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Be Kind Rewind

Michel Gondry's video-centric comedy remakes the hits.

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In his inventive if occasionally precious works, filmmaker Michel Gondry has tackled some human-experience biggies such as love, loss, memory and identity. Now, in the comedy Be Kind Rewind, he casts his fanciful net over another critical component of our scattered, busy lives: the pre-recorded film.

Things begin to go kooky when Mr. Fletcher (Danny Glover) leaves his rundown video-rental store in Passaic, N.J., in the hands of his assistant, Mike (Mos Def). Mike's erratic pal Jerry (Jack Black, operating at medium speed) is accidentally magnetized (does it really matter how or why?), and in a matter of minutes converts the store's stock of cassettes into video snow.

Faced with an unhappy but influential customer (Mia Farrow) whose Ghostbusters rental is unwatchable, Mike and Jack set out to remake all the films that were lost, using a video camera, geegaws from a nearby scrap yard, neighbors as actors, and lots and lots of brio. They even recruit a producer/manager of sorts in Alma (Melonie Diaz), a neighborhood dry-cleaning clerk.

To distinguish well-watched favorites such as The Lion King or Robocop from these decidedly different, ultra-low-budget versions, they pass them off as Swedish imports. The kick, of course, is that customers love the new "sweded" films, declaring them to be better than the "regular" ones.

It's Gondry's cheerful thumb in the eye of all those mega-budget, perfectly rendered but soulless films that clog up the multiplexes: Sure, the sweded films are a mess -- bad acting, poor technique, abbreviated plots -- but they got heart, and thus the renters respond in kind.

In the Gondry-sphere, Be Kind offers a relatively straightforward narrative. It doesn't have the space-time, fiction-fantasy mind-play of such earlier works as Eternal Sunshine of the Spotless Mind and The Science of Sleep. (In fact, fans of those more cerebral films may find this outing inordinately simplistic and silly.) But Be Kind certainly retains Gondry's sense of playfulness, his unabashed love of cardboard sets, and it does toy with the line between real and not-so-real, if only regarding our relationship to entertainment.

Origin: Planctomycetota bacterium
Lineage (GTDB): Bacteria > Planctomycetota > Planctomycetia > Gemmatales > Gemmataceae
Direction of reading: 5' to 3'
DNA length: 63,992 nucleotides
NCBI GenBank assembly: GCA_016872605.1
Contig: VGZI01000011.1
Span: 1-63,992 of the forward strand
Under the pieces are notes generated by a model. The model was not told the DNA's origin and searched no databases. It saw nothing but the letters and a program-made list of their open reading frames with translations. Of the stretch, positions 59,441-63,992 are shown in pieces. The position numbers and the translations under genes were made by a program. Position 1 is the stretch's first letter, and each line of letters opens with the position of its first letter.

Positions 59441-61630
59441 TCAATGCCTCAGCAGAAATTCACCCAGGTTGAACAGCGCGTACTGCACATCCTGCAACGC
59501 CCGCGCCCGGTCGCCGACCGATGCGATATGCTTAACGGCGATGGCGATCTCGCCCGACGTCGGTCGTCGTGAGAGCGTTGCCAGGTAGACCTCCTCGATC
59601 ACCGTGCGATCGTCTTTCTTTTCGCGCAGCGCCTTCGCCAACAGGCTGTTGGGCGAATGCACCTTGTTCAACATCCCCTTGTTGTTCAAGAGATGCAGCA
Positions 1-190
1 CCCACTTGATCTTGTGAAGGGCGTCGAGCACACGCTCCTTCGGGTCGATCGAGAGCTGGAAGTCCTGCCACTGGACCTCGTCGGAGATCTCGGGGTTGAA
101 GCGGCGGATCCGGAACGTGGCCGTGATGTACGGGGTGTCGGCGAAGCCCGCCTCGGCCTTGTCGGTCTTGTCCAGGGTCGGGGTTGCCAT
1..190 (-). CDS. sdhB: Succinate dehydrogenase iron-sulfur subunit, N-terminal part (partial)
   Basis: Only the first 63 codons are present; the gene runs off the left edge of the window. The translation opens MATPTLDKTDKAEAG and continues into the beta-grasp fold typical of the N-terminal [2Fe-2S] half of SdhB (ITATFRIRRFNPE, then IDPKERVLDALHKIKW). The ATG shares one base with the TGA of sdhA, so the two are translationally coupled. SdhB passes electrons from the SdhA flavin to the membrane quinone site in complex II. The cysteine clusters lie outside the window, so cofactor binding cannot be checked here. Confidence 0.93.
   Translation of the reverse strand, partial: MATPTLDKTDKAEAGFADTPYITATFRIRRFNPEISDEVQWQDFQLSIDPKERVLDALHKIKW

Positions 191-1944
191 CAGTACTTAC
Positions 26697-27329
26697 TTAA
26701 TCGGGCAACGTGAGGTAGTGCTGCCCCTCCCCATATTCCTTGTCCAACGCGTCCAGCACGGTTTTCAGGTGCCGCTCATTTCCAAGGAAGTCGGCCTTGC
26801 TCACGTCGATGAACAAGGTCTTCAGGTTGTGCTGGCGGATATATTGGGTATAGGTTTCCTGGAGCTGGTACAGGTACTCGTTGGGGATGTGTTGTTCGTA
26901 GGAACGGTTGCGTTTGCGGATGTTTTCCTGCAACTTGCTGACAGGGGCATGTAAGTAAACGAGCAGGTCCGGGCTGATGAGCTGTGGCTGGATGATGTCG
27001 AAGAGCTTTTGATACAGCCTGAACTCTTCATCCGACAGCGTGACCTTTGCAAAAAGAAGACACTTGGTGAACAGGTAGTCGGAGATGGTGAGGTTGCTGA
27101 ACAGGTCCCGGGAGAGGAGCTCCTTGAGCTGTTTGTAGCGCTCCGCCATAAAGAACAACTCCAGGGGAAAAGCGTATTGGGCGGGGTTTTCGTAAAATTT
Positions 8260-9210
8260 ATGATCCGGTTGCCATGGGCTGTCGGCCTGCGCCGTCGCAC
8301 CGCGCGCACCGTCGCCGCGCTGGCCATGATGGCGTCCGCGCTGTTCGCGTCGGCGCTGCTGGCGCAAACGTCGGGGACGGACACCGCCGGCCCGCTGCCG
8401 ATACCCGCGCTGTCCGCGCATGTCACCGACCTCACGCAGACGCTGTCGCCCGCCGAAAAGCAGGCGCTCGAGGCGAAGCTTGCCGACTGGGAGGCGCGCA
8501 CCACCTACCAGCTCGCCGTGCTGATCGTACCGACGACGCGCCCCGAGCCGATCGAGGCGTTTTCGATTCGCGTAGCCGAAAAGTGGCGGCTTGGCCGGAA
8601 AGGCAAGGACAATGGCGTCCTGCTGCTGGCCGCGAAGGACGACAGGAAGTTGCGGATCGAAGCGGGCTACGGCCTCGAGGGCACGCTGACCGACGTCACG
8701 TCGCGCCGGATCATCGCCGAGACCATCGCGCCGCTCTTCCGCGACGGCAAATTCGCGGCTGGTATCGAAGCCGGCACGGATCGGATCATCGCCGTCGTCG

And for extra-credit quirky, Gondry introduces a subplot that's something of a mash-note to musician Fats Waller. The video-shop pals become convinced of Mr. Waller's early indebtedness to their now-shabby neighborhood, and the late jazz pianist's life story gets a glorious re-telling as an all-hands-on swede mini-epic.

Be Kind skittles along somewhere between sweet and slapstick goofy, without ever being ha-ha funny. It's an underdog story that requires the usual suspension of disbelief. But Gondry's heart is in the right place, even if our real-world experience suggests that amateur filmmaking rarely translates to compelling material.

What's celebrated here is the swede team's ingenuity and creativity in the face of no budget, and the shared community engendered when disparate people feel connected to entertainment -- whether it's a busted-up 20-year-old video; a sweded version of Driving Miss Daisy, starring the guy from the video store; or the discovery of a long-forgotten piano man who once drew appreciative crowds to these very same streets.

 

Starts Fri., Feb. 22.

Who ya gonna call? Jack Black and Mos Def bust some ghosts on the cheap.
  • Who ya gonna call? Jack Black and Mos Def bust some ghosts on the cheap.

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